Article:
The Truth About Octorara’s Labor Costs

There was a strong assertion made during the last Finance Committee meeting, labor costs have been controlled over the last 10 years, and as a result has become a smaller percentage of the budget. Below is a graphical representation of the average teacher salary, within the Octorara Area School District, since the 1999-00 school year. You will notice, after a dip in 07-08, the most rapid rate of increase has been over the last few years.


I also wanted to make a comparison to a neighboring school district. I chose Oxford because it has the starkest contrast.

Octorara Oxford
1999-00 $50,579 $45,651
2000-01 $49,959 $44,463
2001-02 $50,822 $44,784
2002-03 $51,658 $45,313
2003-04 $53,252 $46,305
2004-05 $54,331 $50,301
2005-06 $54,120 $49,406
2006-07 $57,955 $52,937
2007-08 $56,781 $51,812
2008-09 $60,088 $51,888
2009-10 $62,500 $53,459
2010-11 $65,295 $53,610
2011-12 $66,523 $54,843

This information is publicly available on the Pennsylvania Department of Education website.

Not only has Octorara paid a premium for teachers, compared to Oxford, that premium has grown. Since 1999-00, Oxford’s average salary has rose by only, roughly $9,000. Octorara’s average salary has risen by $16,000 per year.

Even more interestingly, the gap between Octorara and Oxford’s average wages remained fairly steady until until 2007-08. What was an average difference of roughly $5,000 for years, jumped to an almost $11,000 difference in just 4 years. This difference represents around $2.1 Million (or about 3.2 mills).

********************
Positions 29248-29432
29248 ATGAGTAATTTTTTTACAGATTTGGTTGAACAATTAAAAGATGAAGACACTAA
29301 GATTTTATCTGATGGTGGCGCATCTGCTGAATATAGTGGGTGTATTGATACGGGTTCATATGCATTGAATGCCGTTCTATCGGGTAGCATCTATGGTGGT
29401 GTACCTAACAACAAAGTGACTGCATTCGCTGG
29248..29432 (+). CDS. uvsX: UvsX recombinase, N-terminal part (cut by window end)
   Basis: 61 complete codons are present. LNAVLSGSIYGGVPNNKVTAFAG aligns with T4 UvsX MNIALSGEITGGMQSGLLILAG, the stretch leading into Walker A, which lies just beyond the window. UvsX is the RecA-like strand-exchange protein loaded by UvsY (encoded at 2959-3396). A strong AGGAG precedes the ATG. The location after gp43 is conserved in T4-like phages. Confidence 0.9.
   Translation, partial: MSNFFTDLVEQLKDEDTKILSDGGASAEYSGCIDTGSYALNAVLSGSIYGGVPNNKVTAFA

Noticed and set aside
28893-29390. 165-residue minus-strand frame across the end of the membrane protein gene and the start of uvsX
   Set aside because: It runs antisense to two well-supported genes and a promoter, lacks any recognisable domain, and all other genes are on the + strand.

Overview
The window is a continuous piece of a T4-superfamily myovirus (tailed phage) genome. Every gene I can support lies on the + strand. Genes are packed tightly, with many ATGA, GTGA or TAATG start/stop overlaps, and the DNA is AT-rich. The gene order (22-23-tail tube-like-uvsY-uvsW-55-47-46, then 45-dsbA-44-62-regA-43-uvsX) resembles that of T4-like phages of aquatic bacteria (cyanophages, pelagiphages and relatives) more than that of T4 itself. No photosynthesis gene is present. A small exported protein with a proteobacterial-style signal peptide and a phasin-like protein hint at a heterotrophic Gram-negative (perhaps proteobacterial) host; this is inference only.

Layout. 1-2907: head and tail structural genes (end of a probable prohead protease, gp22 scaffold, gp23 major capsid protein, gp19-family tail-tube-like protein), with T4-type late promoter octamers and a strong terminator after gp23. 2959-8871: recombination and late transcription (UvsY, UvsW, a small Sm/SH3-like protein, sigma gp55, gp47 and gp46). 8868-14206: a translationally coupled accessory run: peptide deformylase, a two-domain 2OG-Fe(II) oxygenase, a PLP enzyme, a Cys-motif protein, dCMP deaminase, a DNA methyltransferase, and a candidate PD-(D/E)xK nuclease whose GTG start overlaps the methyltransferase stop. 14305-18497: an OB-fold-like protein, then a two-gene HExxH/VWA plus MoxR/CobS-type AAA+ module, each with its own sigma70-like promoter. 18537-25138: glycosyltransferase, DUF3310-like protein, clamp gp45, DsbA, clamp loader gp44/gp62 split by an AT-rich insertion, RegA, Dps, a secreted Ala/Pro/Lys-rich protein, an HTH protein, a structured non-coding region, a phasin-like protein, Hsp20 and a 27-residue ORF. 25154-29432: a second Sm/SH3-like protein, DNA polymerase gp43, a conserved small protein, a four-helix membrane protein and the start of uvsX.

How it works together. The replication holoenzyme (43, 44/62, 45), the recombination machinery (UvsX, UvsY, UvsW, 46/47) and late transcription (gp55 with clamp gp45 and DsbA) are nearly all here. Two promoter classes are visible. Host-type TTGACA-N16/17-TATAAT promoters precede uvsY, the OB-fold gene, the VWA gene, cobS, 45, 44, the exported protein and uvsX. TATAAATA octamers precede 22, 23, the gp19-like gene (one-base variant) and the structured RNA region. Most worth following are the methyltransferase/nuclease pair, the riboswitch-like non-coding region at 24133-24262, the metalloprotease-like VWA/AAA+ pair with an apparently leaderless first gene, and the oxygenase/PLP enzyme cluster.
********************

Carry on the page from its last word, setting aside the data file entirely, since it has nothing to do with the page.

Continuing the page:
Does this, at all, look like labor costs were controlled?

It is another example of how, during the worst economic crisis in recent history, the school district chose to increase spending. Choices related to labor and debt are why taxes keep going up. These poor decisions are why they now want to “control costs” by cutting programs.


One thought on “The Truth About Octorara’s Labor Costs

  1. Very informative! It is amazing how a little research can expose the real true facts, and it is disturbing how Lisa Bowman, and Brian Norris did not try to slow down these rates. I bet an election recall on these two members will open up some eyes, and get the attention needed to control costs for the next 10 years!

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